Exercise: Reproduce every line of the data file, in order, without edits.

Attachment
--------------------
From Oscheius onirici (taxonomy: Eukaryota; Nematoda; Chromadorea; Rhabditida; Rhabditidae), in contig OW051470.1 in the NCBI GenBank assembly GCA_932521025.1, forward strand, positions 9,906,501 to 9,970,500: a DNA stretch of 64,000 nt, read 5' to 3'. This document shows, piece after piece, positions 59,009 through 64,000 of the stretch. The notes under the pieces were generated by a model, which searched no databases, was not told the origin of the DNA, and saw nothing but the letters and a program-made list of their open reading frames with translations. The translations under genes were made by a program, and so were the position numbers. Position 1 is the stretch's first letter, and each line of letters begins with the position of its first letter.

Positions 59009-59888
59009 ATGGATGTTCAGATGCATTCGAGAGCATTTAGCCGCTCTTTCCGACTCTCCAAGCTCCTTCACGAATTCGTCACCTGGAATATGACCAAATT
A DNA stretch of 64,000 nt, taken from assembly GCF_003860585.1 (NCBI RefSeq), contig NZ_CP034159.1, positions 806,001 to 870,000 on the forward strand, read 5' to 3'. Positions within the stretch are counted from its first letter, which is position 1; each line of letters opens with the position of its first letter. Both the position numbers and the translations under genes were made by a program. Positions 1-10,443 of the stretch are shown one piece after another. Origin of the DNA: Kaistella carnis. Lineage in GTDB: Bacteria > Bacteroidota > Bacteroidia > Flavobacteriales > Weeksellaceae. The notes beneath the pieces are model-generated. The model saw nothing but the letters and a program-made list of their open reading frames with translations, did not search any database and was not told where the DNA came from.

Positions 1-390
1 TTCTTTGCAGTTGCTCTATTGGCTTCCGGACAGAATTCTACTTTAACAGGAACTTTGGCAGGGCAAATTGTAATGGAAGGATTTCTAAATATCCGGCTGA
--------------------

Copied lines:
From Oscheius onirici (taxonomy: Eukaryota; Nematoda; Chromadorea; Rhabditida; Rhabditidae), in contig OW051470.1 in the NCBI GenBank assembly GCA_932521025.1, forward strand, positions 9,906,501 to 9,970,500: a DNA stretch of 64,000 nt, read 5' to 3'. This document shows, piece after piece, positions 59,009 through 64,000 of the stretch. The notes under the pieces were generated by a model, which searched no databases, was not told the origin of the DNA, and saw nothing but the letters and a program-made list of their open reading frames with translations. The translations under genes were made by a program, and so were the position numbers. Position 1 is the stretch's first letter, and each line of letters begins with the position of its first letter.

Positions 59009-59888
59009 ATGGATGTTCAGATGCATTCGAGAGCATTTAGCCGCTCTTTCCGACTCTCCAAGCTCCTTCACGAATTCGTCACCTGGAATATGACCAAATT
A DNA stretch of 64,000 nt, taken from assembly GCF_003860585.1 (NCBI RefSeq), contig NZ_CP034159.1, positions 806,001 to 870,000 on the forward strand, read 5' to 3'. Positions within the stretch are counted from its first letter, which is position 1; each line of letters opens with the position of its first letter. Both the position numbers and the translations under genes were made by a program. Positions 1-10,443 of the stretch are shown one piece after another. Origin of the DNA: Kaistella carnis. Lineage in GTDB: Bacteria > Bacteroidota > Bacteroidia > Flavobacteriales > Weeksellaceae. The notes beneath the pieces are model-generated. The model saw nothing but the letters and a program-made list of their open reading frames with translations, did not search any database and was not told where the DNA came from.

Positions 1-390
1 TTCTTTGCAGTTGCTCTATTGGCTTCCGGACAGAATTCTACTTTAACAGGAACTTTGGCAGGGCAAATTGTAATGGAAGGATTTCTAAATATCCGGCTGA